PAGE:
Rusty Bloodworth remarks
Greetings from our West Tennessee region which spans across the Mississippi River into Arkansas and southward into northern Mississippi. Middle Tennessee’s initiative to create a statewide regional roundtable has been bearing a lot of fruit in our area. To build regionalism, several of our lead organizations (ULI Memphis, Community Development Council and Livable Memphis) felt that it was important to choose a common initiative that all of our communities could get behind. We worked with the recently formed Office of Sustainability to pitch a broad based greenways project to
This came on the heels of a wildly successful Rails to Trails project called the Greenline that runs through the heart of our metro area.
Much to our glee, Shelby County has received a $2.6 million HUD Regional Planning Grant to develop the first regional Greenprint and Sustainability Plan. We are about a third of the way through the initial process of identifying a regional network of greenways, blueways, bike paths and open spaces to connect four West Tennessee counties, Crittenden County. Ark. and Desoto County Mississippi into one cohesive and continuous network of trails that will eventually exceed 400 miles in
Over 80 partner organizations are involved as well as ten municipalities. An incredible, interactive web-based map has been created, and the project is moving forward at warp speed.
Simultaneously with the Greenprint effort, a grassroots spin off of the Greenline rails to trails project spawned a regional vision of connecting walking and bike trails from West Tennessee to Arkansas across the Mississippi River using the active but aging Harrahan Bridge that carries rail traffic between the two states.
The heart of the project is an 18 million dollar pedestrian and bicycle boardwalk on the side of the bridge which almost a 100 years ago carried primitive automobiles. Boyle Investment Company, the firm I have been with for more than forty years, is making a major donation to the project.
Other efforts are ongoing to connect this project to the existing and active Greenline that would carry visitors and residents to our world class green hub, the 4,500 acre Shelby Farms. Shelby Farms lies in the heart of Shelby County and is administered by a public-private Conservancy.
Working with Cumberland Region Tomorrow and the Surdna Foundation, ULI Memphis has also been advancing closer collaboration between the various municipalities in our region. Historically, there has been little positive interaction between the larger municipality of Memphis and the surrounding townships. Further, Memphis is bordered by three states, confounding cooperation. But it is a new day in our region, and a Surdna grant is helping us convene mayors from all three states. An important meeting of Mayors will be held at our new Kroc Center in just nine days, and the meeting is being led by mayors from all three states. We are especially grateful for your Mayor Ken Moore and his willingness to lend a hand at a follow-up meeting in June. We have great hopes for this initiative.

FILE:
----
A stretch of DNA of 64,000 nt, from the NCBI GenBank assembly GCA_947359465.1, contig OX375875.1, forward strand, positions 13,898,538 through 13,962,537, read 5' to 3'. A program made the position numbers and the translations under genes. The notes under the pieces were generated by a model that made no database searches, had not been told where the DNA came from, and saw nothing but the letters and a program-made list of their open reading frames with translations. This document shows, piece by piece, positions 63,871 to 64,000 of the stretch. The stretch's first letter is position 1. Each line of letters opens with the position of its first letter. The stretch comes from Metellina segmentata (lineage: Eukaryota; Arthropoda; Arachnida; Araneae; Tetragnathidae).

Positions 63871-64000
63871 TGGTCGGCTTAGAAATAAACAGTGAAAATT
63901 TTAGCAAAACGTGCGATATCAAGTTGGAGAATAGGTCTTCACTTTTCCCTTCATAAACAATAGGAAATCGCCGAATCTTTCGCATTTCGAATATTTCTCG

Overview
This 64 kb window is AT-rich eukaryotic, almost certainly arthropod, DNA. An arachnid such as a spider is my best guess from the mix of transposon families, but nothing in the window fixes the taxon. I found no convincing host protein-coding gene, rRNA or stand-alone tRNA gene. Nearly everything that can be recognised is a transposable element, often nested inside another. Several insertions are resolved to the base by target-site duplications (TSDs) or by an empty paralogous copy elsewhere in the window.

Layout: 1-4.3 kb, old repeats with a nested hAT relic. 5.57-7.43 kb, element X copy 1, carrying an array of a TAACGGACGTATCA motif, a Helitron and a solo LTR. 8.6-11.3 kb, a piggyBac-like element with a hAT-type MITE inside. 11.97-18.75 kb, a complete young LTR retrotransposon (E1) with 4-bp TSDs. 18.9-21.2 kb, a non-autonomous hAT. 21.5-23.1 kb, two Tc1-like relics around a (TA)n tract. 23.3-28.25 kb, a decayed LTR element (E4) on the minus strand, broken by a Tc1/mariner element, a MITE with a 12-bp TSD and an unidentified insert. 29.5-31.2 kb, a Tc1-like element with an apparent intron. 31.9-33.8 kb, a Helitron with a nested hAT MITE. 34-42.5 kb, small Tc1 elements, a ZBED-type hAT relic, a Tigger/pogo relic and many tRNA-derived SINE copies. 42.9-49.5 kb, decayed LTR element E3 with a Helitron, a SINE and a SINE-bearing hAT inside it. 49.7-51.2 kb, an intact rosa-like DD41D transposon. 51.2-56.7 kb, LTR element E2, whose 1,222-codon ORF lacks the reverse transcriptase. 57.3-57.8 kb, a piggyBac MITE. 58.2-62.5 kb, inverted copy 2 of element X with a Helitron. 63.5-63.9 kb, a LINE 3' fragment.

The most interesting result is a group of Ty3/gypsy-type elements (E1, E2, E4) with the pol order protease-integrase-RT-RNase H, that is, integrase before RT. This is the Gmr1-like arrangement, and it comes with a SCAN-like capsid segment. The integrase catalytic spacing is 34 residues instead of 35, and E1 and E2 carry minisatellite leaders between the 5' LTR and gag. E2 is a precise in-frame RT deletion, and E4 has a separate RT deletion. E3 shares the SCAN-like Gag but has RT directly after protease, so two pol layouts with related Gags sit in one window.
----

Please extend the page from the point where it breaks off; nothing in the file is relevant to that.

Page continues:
On the regional transportation front, someone has pointed out that the West Tennessee region “has the fastest, most agile and arguably the most connected airport on the globe.” This is partially due to the main FedEx hub being located in Memphis. From 1993 to 2009, Memphis had the largest cargo operations by volume of any airport in the world. Our airport fell into second position worldwide in 2010, following Hong Kong; it remained the busiest cargo airport in the United States. Plus, the region is served by five Class I railroads, a distinction few other major cities in the nation can boast. Coupled with river and barge traffic, this makes the area around our airport of special significance. Our chamber is leading a drive to revision this critical area as an Aerotroplis – a high-powered, multi-modal logistical center of national significance, and a visioning plan is near completion.
Finally, in collaboration with Cumberland Region Tomorrow, The City of Memphis and with help from the Knoxville region, ULI Memphis, our Community Development Council and Board of Realtors have been pushing forward a Complete Streets agenda to serve all municipalities in our region. I am happy to report that Mayor Wharton signed a Complete Streets policy a month ago, and we are working on the development of a Design Manual with the hope that it can be a model for other municipalities in our region.
Summing up, we are excited about the opportunities for regionalism in our area, and congratulate all of you here in Middle Tennessee for all you are accomplishing to move your region forward.